Oops, (UW)I Did it Again

Despite claiming in February that the refurbished halls will not priced out of the range of a student budget, the UWI has implemented a 30% increase in hall fees on the recently remodeled Irvine Hall, a traditional hall of residence at UWI, Mona.

Earlier this year, Principal Archibald McDonald asserted that the cost of the new fees would first be approved by the UWI council. But in July a group of students started a petition to protest the unfair price hike of 30% for the new buildings. Deputy Principal Ishenkumba Kahwa argued that the fee increase only affected the minority of students who would be assigned to these new accommodations, mostly those in their final year. He added that subsidies would be considered on a case by case basis, saying (unwisely) that there are student who can afford the new cost.

I have noticed over the last few years or so that UWI has developed the habit of using financial means as an unofficial matriculation requirement. I first noticed it with medical school where students who didn’t make the cut for the government subsidy would be offered a place at the full-fee tuition (meaning if you can afford it, you’re in). Then lately, their costs of accommodation have steadily been increasing, with the addition of several new (and therefore expensive) halls. The traditional halls like Mary Seacole, Irvine, Chancellor and Taylor were substantially less expensive, less well-maintained and had obvious limitations on number but they provided an option for students who needed on-campus lodgings.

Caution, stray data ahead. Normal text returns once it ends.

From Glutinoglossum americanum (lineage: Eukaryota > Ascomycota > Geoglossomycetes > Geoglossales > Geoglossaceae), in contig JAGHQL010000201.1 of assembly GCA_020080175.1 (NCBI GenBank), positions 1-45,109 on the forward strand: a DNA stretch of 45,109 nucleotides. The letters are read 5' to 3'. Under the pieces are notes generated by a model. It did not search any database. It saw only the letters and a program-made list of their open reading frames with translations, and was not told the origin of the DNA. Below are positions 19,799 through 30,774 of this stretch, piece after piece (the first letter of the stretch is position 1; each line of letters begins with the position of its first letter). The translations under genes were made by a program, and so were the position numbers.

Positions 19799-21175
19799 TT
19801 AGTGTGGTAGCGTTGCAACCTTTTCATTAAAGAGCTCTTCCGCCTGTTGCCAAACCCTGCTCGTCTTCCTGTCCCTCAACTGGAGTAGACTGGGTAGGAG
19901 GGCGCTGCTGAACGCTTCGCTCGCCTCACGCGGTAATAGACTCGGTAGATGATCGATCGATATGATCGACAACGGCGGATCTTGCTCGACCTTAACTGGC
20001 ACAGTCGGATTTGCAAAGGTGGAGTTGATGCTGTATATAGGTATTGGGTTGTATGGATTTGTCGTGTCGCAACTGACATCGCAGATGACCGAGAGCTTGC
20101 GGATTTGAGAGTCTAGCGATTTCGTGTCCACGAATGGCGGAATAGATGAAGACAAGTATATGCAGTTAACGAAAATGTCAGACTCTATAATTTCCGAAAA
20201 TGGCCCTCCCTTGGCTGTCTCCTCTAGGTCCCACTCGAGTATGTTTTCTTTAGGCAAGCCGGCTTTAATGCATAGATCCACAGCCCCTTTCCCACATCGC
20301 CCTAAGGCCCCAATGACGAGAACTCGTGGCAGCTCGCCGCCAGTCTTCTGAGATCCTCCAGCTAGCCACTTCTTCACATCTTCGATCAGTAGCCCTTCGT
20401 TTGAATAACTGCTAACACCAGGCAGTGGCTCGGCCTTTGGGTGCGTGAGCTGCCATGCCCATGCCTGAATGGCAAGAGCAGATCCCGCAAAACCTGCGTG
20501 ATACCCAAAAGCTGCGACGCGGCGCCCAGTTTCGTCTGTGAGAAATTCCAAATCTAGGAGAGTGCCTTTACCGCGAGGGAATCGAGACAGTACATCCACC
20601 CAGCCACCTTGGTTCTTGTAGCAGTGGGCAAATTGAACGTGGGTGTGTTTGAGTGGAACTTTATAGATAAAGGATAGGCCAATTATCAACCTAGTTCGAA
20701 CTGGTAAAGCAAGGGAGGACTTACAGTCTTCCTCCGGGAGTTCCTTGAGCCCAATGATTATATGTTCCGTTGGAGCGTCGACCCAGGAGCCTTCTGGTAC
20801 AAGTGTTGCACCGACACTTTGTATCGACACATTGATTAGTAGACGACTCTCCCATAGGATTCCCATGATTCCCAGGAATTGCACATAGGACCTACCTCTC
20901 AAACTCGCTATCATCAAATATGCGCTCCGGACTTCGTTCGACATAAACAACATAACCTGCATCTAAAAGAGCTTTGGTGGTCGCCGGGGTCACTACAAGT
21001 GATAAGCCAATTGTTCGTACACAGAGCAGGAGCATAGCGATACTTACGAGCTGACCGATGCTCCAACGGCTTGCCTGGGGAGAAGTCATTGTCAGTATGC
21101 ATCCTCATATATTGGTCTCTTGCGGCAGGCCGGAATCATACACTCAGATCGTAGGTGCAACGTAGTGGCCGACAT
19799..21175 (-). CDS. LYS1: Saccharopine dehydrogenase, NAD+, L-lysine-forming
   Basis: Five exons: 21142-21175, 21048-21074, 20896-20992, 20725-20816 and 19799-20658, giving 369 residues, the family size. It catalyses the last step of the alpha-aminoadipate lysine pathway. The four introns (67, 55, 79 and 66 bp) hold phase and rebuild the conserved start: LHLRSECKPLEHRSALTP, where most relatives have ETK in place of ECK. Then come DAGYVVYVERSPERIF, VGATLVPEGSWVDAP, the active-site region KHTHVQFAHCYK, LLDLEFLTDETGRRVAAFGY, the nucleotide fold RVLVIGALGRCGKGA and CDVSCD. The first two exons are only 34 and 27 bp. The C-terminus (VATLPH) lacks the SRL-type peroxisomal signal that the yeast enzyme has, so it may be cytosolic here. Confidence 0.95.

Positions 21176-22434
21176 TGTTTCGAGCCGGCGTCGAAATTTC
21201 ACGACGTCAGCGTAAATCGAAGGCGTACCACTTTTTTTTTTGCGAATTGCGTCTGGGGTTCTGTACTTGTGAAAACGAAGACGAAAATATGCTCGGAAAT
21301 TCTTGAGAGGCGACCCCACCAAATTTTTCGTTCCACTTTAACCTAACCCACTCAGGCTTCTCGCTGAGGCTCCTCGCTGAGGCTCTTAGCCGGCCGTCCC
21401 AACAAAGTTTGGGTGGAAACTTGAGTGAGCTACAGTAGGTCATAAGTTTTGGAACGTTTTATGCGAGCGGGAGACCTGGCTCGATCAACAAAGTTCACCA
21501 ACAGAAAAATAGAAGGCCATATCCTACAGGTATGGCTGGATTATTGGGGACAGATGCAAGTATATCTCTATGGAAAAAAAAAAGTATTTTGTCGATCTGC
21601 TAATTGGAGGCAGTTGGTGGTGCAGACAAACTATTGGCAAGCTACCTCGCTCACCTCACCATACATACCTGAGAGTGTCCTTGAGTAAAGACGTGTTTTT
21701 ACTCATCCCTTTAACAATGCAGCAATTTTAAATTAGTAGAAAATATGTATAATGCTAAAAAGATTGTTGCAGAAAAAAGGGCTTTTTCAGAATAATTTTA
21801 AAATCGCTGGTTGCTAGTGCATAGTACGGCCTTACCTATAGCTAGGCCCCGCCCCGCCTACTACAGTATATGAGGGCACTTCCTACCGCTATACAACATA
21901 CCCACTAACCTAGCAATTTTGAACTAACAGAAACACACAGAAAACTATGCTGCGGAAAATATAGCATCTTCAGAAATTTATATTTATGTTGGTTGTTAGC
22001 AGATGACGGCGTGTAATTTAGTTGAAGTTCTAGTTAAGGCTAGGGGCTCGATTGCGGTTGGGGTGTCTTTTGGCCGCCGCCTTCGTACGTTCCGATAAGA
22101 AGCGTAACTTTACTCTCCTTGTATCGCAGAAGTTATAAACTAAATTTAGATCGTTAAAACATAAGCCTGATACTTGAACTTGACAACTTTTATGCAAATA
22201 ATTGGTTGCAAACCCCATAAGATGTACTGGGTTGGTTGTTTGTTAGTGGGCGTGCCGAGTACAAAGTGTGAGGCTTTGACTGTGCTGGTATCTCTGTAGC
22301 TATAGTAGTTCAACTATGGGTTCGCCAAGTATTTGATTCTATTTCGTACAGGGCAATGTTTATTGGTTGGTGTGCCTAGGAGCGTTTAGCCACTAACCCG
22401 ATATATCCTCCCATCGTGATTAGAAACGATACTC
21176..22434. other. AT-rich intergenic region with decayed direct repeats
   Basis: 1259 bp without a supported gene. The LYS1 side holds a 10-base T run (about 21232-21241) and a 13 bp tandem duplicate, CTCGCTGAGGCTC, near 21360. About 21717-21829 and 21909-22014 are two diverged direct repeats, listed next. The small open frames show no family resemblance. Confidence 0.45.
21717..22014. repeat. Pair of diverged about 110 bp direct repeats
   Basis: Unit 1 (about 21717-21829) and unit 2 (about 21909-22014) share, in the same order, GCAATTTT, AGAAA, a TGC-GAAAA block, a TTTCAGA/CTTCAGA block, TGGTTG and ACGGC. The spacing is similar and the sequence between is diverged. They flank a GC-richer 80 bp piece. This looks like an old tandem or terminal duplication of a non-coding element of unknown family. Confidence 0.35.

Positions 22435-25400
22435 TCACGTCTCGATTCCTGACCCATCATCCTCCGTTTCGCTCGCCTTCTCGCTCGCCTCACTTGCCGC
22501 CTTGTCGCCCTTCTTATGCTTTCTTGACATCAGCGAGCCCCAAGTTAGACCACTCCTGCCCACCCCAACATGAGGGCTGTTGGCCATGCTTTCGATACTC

While it is high time these older halls were refurbished, I do think more could have been done to offset the cost of refurbishing so that the student wouldn’t have to absorb such a significant increase in price. The cost of accommodations on campus increases annually anyway, but I can imagine that many students didn’t budget for this level of inflation. And it is unfair that final year students who should be concentrating on completing their degree are now forced to find extra funds to pay the raised price or risk being barred from their exams for owing money to the university.

It is unfair, but unsurprising. University is a business, after all, and the bottom line is profit. Those who can afford it will always pay, and it makes no never mind that we are once again headed in the direction of elitist education that is limited to foreigners and the upper class.



Sources: here, here and here.

UWI’s Whirlwind of a Week